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  • It is therefore remarkable that the priests contrived to bury one of the animals in the fourth year of Cambyses.

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    0
  • Cyrus left Egypt unmolested; but the last years of Amasis were disturbed by the threatened invasion of Cambyses and by the rupture of the alliance with Polycrates of Samos.

    0
    0
  • After the death of Cambyses, the younger line of the Achaemenidae came to the throne with Darius, the son of Hystaspes, who was, like Cyrus, the great-grandson of TeIspes.

    0
    0
  • Of the Persians, however, not even Darius is traceable at Thebes; on the other hand, there is no support for the tradition that Cambyses destroyed its monuments.

    0
    0
  • It is generally ~ believed that the successes gained in the time of the Pharaohs were due to foreign legions; and from Cambyses to Alexander, from the Ptolemies to Antony (Cleopatra), from Augustus to the 7th century, throughout the Arab period, and from Saladins dynasty down to the middle of the I3th century, the military power of Egypt was dependent on mercenaries.

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  • A few months after his death, 525 B.C., the invading host of the Persians led by Cambyses reached Egypt and dethroned his son Psammetichus III.

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  • Cambyses at first conciliated the Egyptians and respected their religion; but, perhaps after the failure of his expedition into Ethiopia, he enti~ely changed his policy, and his The memory was generally execrated.

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  • Xerxes, 486467 B.C., who put down the revolt with severity, and his successor Artaxerxes, 466425 B.C., like Cambyses, were hateful to the Egyptians.

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  • The inscriptions of Pefteuauneit, priest of Neith at Sais, and from his position the native authority who was most likely to be consulted by, Cambyses and Darius, tells of his relations with these two kings.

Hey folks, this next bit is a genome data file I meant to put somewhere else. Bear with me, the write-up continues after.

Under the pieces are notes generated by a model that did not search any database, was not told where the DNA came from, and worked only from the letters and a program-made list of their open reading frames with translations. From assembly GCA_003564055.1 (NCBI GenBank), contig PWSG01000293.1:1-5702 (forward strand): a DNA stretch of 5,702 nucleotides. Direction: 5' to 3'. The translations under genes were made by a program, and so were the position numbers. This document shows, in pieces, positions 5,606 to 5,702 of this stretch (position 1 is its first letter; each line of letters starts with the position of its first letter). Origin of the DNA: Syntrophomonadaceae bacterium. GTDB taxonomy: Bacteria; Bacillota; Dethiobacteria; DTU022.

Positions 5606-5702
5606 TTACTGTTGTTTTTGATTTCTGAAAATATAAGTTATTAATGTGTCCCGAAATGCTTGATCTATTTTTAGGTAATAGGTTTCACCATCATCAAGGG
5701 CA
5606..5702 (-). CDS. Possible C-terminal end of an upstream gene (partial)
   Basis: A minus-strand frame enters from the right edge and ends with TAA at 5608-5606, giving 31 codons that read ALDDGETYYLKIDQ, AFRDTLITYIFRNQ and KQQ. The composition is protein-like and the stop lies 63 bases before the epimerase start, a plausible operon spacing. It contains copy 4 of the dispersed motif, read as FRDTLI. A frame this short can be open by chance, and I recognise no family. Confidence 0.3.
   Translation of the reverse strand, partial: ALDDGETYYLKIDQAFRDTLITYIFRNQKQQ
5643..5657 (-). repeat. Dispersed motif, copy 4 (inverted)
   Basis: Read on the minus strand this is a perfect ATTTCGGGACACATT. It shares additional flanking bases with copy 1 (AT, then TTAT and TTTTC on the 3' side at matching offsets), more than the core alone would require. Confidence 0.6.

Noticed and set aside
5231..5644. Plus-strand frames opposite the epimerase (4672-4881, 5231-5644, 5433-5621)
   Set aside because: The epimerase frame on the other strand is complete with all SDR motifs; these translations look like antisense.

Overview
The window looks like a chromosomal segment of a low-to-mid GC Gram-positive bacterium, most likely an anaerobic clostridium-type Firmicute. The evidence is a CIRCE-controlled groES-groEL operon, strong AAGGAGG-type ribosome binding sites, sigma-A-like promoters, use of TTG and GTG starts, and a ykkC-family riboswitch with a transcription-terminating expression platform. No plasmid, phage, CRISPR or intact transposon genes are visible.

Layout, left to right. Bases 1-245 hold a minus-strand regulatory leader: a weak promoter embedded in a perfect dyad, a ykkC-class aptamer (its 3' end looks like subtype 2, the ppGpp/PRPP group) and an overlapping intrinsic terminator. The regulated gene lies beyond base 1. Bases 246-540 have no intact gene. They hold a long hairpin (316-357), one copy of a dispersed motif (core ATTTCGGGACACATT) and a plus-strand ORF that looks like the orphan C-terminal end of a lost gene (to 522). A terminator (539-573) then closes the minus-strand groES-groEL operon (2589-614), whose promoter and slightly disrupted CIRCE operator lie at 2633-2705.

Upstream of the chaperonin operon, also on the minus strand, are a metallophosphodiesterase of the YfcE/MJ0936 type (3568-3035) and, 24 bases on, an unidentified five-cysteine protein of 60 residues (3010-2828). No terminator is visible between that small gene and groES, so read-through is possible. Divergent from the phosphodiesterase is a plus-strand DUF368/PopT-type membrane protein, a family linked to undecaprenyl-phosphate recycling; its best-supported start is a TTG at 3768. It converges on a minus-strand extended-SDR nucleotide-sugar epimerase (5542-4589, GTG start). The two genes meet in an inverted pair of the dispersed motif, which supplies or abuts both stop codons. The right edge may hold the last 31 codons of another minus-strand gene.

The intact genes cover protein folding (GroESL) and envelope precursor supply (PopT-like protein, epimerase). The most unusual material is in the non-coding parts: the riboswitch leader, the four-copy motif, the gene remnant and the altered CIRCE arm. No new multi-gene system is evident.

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  • 7 sqq.), and only returned - laden with spoils, images captured from Egypt by Cambyses, and captives (Jerome on Daniel loc. cit.) - to put down a domestic rebellion.

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  • The oasis was traversed by the army of Cambyses when on its way to the oasis of Ammon (Siwa), the army perishing in the desert before reaching its destination.

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  • The first name is that of Theagenes of Rhegium, contemporary of Cambyses (525 B.C.), who is said to have founded the " new grammar " (the older " grammar " being the art of reading and writing), and to have been the inventor of the allegorical interpretations by which it was sought to reconcile the Homeric mythology with the morality and speculative ideas of the 6th century B.C. The same attitude in the " ancient quarrel of poetry and philosophy " was soon afterwards taken by Anaxagoras; and after him by his pupil Metrodorus of Lampsacus, who explained away all the gods, and even the heroes, as elementary substances and forces (Agamemnon as the upper air, &c.).

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    0
  • Here the sequence of the reigns in the Biblical writer and in the profane historians - in the one, Cyrus, Ahasuerus, Artaxerxes, Darius; in the other, Cyrus, Cambyses, Smerdis, Darius - led in the past (Ewald, &c.) to the identification of Ahasuerus with Cambyses (529-522 B.e.), son of Cyrus.

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  • The annexation of Egypt by Cambyses of Persia in 525 B.C.

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  • high), which recounts the way in which, after the death of Cambyses, he killed the usurper Gaumata (in Justin Gometes, the pseudo-Smerdis), defeated the numerous rebels, and restored the kingdom of the Achaemenidae.

    0
    0
  • The Persian Empire of the Achaemenids.The balance, however, was disturbed in 553 B.C., when the Persian Cyrus, king of Anshan in Elam (Susiana), revolted against Conques~ his suzerain Astyages, the son of Cyaxares, and o, Cynis three years later defeated him at Pasargadae ~i and Shortly afterwards Astyages was taken prisoner, Cambyses, Ecbatana reduced, and the Median Empire replaced by thi Persian.

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    0
  • The east of Iran was further subdued, and, after Cyrus met his end (528 B.C.) in a war against the eastern Nomads (Dahae, Massagetae), his son Cambyses conquered Egypt (525 B.C.).

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  • On the other hand, an expedition by Cambyses against the Ethiopian kingdom of Napata and Meroe came to grief in Nubia.

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  • Within the empire, the two great civilized states incorporated by Cyrus and Cambyses, Babylon and Egypt, occupied a position of their own.